My Health Blog Methodist Health Home
Hospice: It Takes a Village
last updated:
Thu, 7/15/2010 9:39 AM

‘It takes a village.’ Our former first lady made her pronouncement regarding the benefits of communal participation in the care of a child, but I often think it could be equally applied to the process of caring for a loved one who is terminally ill. Although many family members I meet are dedicated and committed to seeing their loved one through the process of a dignified death, the task is often a long one, fraught with questions, long nights at the hospital or home, and physical weariness from the mundane duties of caretaking—changing bed linens, bathing or turning the patient, and keeping the vigil to ensure that the patient is not in discomfort. 

Multiple studies have proven what we’ve known instinctively for years--no lone caregiver, however heroic, can succeed day-in and day-out with such challenges. Without adequate support, caregivers suffer increased risks of depression, physical illness, and spiritual distress. That’s when hospice can help in a variety of ways, supporting the caregiver and becoming part of the ‘village’ where good care happens as many give of their varied talents, rather than one or two individuals exhausting all they have and who they are, only to be frustrated. 

There are many Common Misconceptions about Hospice. When many people think of hospice, they picture the continuity nurse visiting the patient within the home, and envision the nurse carrying out doctors’ orders to ensure the patient’s comfort. That’s certainly a core component of the hospice effort, but there’s much more on offer. 

  • Social workers can help negotiate the myriad of papers to be filed for family leave, establishment of benefits, and assist with life review for the patient.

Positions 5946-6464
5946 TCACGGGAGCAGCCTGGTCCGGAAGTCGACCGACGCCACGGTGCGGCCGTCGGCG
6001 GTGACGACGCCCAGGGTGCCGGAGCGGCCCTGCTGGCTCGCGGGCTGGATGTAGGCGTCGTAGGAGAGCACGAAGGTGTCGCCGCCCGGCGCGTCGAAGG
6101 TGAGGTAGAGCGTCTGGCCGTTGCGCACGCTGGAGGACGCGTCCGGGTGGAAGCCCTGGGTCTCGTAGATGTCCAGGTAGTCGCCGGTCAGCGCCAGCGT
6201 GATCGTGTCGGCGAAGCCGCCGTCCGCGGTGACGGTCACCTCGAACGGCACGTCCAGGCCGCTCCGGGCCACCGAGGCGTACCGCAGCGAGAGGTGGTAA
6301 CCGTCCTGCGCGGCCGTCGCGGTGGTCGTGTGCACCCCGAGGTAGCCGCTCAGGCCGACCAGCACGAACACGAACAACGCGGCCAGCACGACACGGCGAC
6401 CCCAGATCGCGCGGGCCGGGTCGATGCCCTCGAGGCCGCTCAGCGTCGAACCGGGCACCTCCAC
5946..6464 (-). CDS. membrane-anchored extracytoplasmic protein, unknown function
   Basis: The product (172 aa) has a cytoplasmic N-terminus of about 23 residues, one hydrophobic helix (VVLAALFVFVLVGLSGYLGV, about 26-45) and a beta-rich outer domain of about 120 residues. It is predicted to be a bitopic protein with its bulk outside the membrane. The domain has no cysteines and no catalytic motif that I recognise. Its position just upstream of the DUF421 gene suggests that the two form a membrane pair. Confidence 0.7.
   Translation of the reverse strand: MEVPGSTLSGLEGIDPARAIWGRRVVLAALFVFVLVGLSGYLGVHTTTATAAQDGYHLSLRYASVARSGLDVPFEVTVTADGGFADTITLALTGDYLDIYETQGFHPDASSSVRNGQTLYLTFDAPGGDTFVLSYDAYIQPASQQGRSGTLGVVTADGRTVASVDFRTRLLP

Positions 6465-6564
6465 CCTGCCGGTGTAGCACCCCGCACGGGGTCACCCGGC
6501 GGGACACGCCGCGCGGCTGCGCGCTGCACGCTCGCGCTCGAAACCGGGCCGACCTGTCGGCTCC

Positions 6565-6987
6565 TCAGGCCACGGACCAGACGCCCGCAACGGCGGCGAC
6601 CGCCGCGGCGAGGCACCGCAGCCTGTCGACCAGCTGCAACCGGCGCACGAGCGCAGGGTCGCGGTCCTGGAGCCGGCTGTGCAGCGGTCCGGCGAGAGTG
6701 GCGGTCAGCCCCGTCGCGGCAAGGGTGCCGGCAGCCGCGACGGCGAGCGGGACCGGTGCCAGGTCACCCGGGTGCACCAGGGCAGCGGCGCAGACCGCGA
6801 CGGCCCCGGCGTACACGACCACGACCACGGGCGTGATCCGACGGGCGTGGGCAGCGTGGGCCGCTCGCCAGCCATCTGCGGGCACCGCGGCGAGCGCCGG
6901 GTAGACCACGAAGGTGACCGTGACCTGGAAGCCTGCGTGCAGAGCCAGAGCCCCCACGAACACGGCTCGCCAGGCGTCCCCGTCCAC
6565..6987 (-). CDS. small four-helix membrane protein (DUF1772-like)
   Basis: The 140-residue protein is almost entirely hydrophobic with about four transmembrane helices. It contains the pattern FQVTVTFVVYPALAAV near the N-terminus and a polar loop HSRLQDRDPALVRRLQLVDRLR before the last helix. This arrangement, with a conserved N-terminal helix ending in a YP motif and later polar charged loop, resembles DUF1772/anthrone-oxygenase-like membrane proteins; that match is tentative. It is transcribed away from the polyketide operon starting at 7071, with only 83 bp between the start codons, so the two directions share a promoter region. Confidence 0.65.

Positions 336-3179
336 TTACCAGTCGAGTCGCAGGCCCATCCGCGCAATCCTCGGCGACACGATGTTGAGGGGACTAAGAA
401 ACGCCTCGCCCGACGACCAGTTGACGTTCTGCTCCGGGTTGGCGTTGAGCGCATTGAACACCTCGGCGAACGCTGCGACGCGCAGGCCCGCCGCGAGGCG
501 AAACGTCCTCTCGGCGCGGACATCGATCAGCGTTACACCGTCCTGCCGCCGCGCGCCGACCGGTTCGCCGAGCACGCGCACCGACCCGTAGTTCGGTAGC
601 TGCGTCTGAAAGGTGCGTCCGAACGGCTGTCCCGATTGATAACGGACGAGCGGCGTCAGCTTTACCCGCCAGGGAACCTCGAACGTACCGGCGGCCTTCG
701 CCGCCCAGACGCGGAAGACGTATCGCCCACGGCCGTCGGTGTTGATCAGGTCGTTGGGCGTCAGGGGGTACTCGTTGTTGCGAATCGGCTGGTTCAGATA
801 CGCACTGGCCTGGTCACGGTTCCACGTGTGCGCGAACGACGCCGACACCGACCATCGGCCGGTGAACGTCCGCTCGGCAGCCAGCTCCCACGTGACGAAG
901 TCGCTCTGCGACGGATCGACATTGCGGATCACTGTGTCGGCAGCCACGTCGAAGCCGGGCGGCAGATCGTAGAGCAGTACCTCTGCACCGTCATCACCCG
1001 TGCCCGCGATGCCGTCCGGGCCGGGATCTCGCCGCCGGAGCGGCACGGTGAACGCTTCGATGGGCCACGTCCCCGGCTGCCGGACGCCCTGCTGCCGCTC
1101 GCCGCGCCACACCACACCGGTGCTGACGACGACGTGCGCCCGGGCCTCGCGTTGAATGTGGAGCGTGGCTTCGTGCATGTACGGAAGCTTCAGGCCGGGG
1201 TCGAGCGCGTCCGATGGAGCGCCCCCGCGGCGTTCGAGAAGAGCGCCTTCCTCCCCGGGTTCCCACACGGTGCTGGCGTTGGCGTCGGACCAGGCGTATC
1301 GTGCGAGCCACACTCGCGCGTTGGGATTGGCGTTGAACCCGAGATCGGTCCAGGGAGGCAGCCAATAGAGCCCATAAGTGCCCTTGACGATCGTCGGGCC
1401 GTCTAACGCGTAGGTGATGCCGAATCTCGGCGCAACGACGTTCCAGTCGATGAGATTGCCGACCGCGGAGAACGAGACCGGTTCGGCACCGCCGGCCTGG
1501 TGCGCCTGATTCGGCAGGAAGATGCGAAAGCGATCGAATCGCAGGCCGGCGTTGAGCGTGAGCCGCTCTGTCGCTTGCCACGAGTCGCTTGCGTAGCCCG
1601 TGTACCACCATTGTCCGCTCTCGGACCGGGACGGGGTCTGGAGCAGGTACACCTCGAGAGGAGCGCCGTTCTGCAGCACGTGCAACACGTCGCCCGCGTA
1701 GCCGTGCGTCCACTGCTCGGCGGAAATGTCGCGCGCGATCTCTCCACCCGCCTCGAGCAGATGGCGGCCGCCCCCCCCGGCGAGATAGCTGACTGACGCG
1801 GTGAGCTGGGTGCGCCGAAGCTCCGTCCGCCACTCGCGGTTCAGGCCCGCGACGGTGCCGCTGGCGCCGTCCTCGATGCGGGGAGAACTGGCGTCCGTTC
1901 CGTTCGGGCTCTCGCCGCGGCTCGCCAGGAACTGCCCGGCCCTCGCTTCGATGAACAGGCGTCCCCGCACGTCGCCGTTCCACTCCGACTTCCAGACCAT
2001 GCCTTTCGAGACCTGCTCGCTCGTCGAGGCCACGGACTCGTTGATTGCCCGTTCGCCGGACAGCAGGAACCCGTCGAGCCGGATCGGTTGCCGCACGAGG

• Home health aides often become a functional part of the family, providing such physically intimate care as bathing or changing the patient.
  • Chaplains help the patient and/or family communicate about meaning, and negotiate the difficult but rewarding mental and spiritual work that impending death brings to a family. 
  • Volunteers may take the patient out for a drive, help with shopping, give a haircut, or read a story.

I hope that when it’s time for me to quit midnight rounds and busy schedules, and prepare for my own death, my family will take time to be with me, to ensure my comfort and to honor my life with their presence. But I pray they won’t try to go it alone. I’ll probably be a handful. Don’t go for the individual heroics, guys. Get the village—get hospice.


Dr. Clay Jackson is the medical director for Methodist Hospice & Palliative Services team. For more information about Hospice & Palliative Care Services, call 901.516.1616 or 800.726.2559. All opinions expressed here are those of their authors and not of their employer. Information provided here is for medical education only. It is not intended as and does not substitute for medical advice.


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Methodist Healthcare is an integrated health care delivery system, dedicated to the art of healing through our faith-based commitment to minister to the whole person. 1211 Union Avenue, Memphis, Tennessee 38104 • (901) 516-7000